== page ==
Some class I lesions are difficult to differentiate from noncarious, deep enamel defects. If there is a hole with obvious tug-back, or the enamel surrounding the defect is chalky or less translucent, a restoration is indicated. However, if tug-back is slight but there is no accompanying evidence, the dentist might consider periodically reevaluating the area during recall appointments, especially if the patient is older and has a low caries rate, since tug-back can occur when probing in deep fissures even when caries is not present.
An alternative to waiting is to apply a dental sealant. A sealant is a “flowable” resin that is applied over noncarious but caries-prone, unprepared pits and fissures. Pit and fissure sealants can be used to prevent class I caries in deep caries-prone pits and fissures, especially on recently erupted teeth of a young patient, such as the permanent molars as they erupt around 6 and 12 years of age. These sealants have been shown to be an effective means of preventing caries from forming in these pits and fissures.18–20 An initial sealant application on all permanent molars and premolars requires only 15 to 20 minutes per child.21
The dentist should not wait until class I caries is obvious on a radiograph since by that time the lesion would be quite large.
3. Class I Preparation and Restoration: Terminology
After removing occlusal decay, the conventional class I preparation using amalgam can be compared to a room with no ceiling that has four vertical walls and a horizontal floor (sometimes called a fifth wall). The four vertical walls are named after the closest tooth surfaces, namely, buccal, mesial, lingual, and distal; the horizontal floor is called the pulpal floor (or wall) because it is over the pulp (abbreviated as B, M, L, D, and P in Fig. 10-13A). The term that describes the junction of the walls of the preparation with the unprepared tooth structure is called the cavosurface. The cavosurface, therefore, is the outline that encircles the preparation.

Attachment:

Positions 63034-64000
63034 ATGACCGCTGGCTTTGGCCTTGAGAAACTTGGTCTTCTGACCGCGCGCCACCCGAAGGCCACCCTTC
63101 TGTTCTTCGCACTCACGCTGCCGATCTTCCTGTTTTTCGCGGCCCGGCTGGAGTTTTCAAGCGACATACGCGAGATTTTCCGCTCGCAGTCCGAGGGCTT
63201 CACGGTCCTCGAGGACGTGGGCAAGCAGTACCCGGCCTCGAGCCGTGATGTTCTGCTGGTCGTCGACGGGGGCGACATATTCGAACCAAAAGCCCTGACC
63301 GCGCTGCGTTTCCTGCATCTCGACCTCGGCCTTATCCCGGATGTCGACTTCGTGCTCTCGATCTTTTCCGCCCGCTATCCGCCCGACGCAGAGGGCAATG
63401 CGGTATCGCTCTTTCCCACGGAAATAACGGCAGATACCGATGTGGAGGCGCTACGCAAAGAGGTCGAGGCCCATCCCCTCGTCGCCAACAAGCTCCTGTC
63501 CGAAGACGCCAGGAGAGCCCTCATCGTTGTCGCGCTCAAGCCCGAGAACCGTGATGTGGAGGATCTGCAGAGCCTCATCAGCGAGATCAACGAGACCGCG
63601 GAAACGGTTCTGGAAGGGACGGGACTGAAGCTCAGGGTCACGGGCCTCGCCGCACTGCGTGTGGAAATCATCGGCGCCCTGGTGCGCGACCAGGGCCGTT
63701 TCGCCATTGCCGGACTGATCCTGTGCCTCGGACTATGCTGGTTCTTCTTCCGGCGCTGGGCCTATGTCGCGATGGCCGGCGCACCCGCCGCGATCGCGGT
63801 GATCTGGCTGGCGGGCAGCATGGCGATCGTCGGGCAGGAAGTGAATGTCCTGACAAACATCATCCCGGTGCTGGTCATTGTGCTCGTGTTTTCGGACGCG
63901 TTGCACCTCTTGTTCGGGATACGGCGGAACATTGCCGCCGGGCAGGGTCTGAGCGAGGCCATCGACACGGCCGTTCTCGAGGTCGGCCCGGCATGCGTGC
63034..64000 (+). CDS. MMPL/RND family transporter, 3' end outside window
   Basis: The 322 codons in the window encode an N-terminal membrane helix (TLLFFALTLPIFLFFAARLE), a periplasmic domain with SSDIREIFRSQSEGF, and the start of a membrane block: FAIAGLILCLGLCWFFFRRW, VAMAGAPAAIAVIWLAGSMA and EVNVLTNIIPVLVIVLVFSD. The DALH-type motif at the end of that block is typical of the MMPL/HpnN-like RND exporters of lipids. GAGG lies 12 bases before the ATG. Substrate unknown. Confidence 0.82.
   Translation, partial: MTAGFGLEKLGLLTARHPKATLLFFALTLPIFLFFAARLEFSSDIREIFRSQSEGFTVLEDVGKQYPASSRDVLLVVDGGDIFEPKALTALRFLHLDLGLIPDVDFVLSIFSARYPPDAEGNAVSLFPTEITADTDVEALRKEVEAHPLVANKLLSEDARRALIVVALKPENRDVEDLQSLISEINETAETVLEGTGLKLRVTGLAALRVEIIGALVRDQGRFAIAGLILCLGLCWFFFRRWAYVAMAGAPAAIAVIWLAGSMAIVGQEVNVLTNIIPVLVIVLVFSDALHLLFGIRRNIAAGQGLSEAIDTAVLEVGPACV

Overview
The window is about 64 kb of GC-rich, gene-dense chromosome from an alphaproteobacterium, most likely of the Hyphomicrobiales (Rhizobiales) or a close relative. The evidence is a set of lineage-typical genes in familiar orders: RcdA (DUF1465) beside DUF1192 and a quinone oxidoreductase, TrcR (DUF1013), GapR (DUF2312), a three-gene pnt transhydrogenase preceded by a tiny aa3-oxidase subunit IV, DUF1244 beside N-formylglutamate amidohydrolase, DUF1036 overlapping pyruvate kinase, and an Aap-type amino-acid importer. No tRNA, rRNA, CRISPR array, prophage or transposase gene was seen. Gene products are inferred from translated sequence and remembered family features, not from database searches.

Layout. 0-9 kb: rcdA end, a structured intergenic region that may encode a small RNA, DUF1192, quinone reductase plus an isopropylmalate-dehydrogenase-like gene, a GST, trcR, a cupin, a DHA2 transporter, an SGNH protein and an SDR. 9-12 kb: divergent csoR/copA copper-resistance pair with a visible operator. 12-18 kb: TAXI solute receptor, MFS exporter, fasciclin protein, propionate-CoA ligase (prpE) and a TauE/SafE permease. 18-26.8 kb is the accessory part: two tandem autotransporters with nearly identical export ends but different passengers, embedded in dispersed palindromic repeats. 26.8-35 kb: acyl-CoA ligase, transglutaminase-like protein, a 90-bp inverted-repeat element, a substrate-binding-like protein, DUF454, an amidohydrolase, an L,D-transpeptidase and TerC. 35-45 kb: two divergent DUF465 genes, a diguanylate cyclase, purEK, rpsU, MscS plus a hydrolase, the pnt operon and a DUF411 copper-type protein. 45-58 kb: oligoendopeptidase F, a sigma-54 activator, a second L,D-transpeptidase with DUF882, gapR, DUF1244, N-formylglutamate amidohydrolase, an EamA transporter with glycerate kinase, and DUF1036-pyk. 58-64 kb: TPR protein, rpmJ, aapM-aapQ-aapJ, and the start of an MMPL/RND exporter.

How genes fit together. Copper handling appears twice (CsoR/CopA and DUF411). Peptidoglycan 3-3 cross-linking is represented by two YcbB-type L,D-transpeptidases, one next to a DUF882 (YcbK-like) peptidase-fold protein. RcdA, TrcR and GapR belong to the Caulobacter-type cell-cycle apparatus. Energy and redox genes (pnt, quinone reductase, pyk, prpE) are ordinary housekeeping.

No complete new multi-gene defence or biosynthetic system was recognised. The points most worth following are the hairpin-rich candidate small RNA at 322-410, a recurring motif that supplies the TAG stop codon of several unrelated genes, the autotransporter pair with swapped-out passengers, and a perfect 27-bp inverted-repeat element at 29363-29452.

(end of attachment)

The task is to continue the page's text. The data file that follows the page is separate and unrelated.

A line angle in the preparation is the junction or line formed where two walls join. There are eight internal line angles in a conventional class I preparation (if the preparation is confined to the occlusal surface and is not extended into a carious buccal or lingual groove). These are named by combining the terms for the two walls that join to make up each line angle, changing the suffix of the first word from “al” to “o.” The junction of the pulpal floor and distal wall is the distopulpal line angle. All possible line angles in a class I occlusal preparation include four that are horizontal (distopulpal, mesiopulpal, buccopulpal, and linguopulpal) and four that are vertical (mesiobuccal, distobuccal, mesiolingual, and distolingual).
Finally, there are four point angles in a class I preparation, each formed by the junction of three walls (as in the corner of a room where two walls meet the floor). Point angles are named after the three walls that form them: mesiobuccopulpal (abbreviated M-B-P in Fig. 10-13A), mesiolinguopulpal, distolinguopulpal, and distobuccopulpal. Since the junction of walls in a preparation is often rounded, line angles and point angles are most often areas rather than distinct, sharp points.
A class I restoration is properly identified by naming the surfaces involved and material used. For example, an amalgam on tooth #14 involving the occlusal surface with a lingual extension would be abbreviated OL-A, #14 (Fig. 10-14C). The letter O represents the occlusal portion of the preparation, the L represents the lingual extension, and the letter A represents the restorative material, amalgam. If composite had been used, the representation would have been OL-C, #14. A lower right third molar with an occlusal amalgam and buccal extension would be an OB-A, #32. A buccal or lingual pit restored with composite would be a B-C or L-C, followed or preceded by the tooth number.
4. Class I: Applied Principles of Initial Tooth Preparation